Politics set to trump data as Fed hike looks cer­tain

Kuwait Times - - BUSINESS -

BRUS­SELS: Clues on fu­ture US pol­icy un­der Don­ald Trump rather than eco­nomic data will likely dom­i­nate minds and markets in the week ahead given a US in­ter­est rate hike in De­cem­ber is now a near-cer­tainty. In­vestors are mak­ing plans with an im­plied mar­ket prob­a­bil­ity of a De­cem­ber rate hike in the mid-90s per­cent, but they are much less sure about what a Trump pres­i­dency will mean in the months and years af­ter that.

James Bullard, a vot­ing mem­ber of the US cen­tral bank’s rate-set­ting com­mit­tee, said the Fed­eral Re­serve will raise US in­ter­est rates in De­cem­ber bar­ring a ma­jor shock, such as global mar­ket volatil­ity or bad US jobs data.

The next monthly pay­rolls data, for Novem­ber, is due on Dec 2. Ex­cept for a blip in May, US em­ploy­ers have been hir­ing com­fort­ably more than 100,000 work­ers each month since the last rate in­crease in Dec. 2015. Rob Car­nell, chief in­ter­na­tional econ­o­mist at ING, said it would need some­thing cat­a­strophic to prevent such a rate rise, some­thing like a sub100,000 pay­rolls fig­ure.

“Then it’s all down to the politics, who’s Trump go­ing to pick for his cabi­net,” Car­nell said. “We’ll to have to take a view as to whether these peo­ple are pro free trade or not as anti-free trade as Trump sounded on the cam­paign trail and what we’re likely to get in poli­cies such as fis­cal ex­pan­sion and the dol­lar.” Fed Chair Janet Yellen said a rate in­crease was prob­a­bly war­ranted “rel­a­tively soon” but cau­tioned there would only be grad­ual in­creases in the rate over time.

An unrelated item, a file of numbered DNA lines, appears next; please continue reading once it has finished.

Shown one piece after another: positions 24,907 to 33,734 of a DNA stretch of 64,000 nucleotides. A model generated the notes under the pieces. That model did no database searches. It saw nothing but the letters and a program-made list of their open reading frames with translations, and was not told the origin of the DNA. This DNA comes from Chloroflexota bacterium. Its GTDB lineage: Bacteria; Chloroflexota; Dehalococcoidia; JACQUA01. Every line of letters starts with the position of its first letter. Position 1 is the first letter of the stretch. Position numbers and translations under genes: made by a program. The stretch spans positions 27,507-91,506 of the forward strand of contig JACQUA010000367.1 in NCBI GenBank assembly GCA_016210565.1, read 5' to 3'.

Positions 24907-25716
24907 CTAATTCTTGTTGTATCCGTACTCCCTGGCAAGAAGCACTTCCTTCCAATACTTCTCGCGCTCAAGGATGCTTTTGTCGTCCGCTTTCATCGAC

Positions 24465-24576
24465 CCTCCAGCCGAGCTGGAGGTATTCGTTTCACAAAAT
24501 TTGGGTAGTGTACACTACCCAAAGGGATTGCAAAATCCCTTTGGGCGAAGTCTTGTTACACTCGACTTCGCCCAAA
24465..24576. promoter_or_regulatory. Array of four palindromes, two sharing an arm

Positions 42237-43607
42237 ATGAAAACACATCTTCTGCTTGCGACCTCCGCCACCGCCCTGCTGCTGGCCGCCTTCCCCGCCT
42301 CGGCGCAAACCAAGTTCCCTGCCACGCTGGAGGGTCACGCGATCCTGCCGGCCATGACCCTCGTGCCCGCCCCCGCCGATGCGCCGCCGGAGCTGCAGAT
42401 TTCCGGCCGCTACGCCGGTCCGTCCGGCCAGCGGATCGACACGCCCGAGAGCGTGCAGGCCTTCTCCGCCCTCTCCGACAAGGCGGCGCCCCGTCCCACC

Trump’s plan to spend on in­fras­truc­ture has raised in­fla­tion ex­pec­ta­tions and a pos­si­ble need for faster Fed ac­tion. The prospect has al­ready ended a 30-year bull run in bonds.

How­ever, while the main fo­cus has been on stim­u­lus, econ­o­mists say the Trump ad­min­is­tra­tion’s plans for trade are more cru­cial. “From a global per­spec­tive that could be the most dam­ag­ing part of the Trump ad­min­is­tra­tion. If you start to im­pose tar­iffs, of the mag­ni­tude the cam­paign talked about, it’s hard to see it would not lead to a trade war and then lead to recessions,” said Uni­Credit chief US econ­o­mist Harm Band­holz, adding there were signs that the tone had mod­er­ated.


Bri­tish fi­nance min­is­ter Philip Hammond will of­fer firm plans and an out­look on the UK econ­omy as it pre­pares for Brexit talks with his Au­tumn State­ment to par­lia­ment on Wed­nes­day. No longer seek­ing a bud­getary sur­plus by 2019/20, the Bri­tish gov­ern­ment is ex­pected to an­nounce raised spend­ing on roads and rail­ways.

On con­ti­nen­tal Europe, Ger­man busi­ness morale from the Ifo in­sti­tute may be the big num­ber. It is seen broadly un­changed from a two-and-a-half year high set in Oc­to­ber. Flash pur­chas­ing man­ager in­dices are ex­pected to show a con­tin­u­a­tion of mod­est growth across Europe af­ter a post-Brexit vote wob­ble, with greater buoy­ancy in ser­vices than in man­u­fac­tur­ing. Most ma­jor economies will wait un­til De­cem­ber for their cen­tral banks’ rate-set­ting pan­els to meet. Mone­tary pol­icy com­mit­tees will sit in Hun­gary, South Africa and Turkey next week, al­though none are seen chang­ing rates.

Ja­pan’s core con­sumer prices are seen fall­ing for an eighth straight month in data to be re­leased on Thurs­day, keep­ing pres­sure on the Bank of Ja­pan to main­tain its ag­gres­sive stim­u­lus pack­age when it meets next month. Politics dom­i­nates again in France which holds a first round of pri­maries to­day for the cen­tre-right, be­fore the sec­ond and final on Nov 27. The win­ner is seen as the most likely next French pres­i­dent. Ger­man Chan­cel­lor An­gela Merkel is also ex­pected to an­nounce to­day she plans to run for a fourth term. Ital­ians vote on Dec. 4 in a ref­er­en­dum on con­sti­tu­tional re­form be­ing pushed by Prime Min­is­ter Mat­teo Renzi, who has said he will re­sign if he loses. Opin­ion polls al­ready show a clear lead for the cam­paign to re­ject the changes, rais­ing the prospect of po­lit­i­cal paral­y­sis. —Reuters

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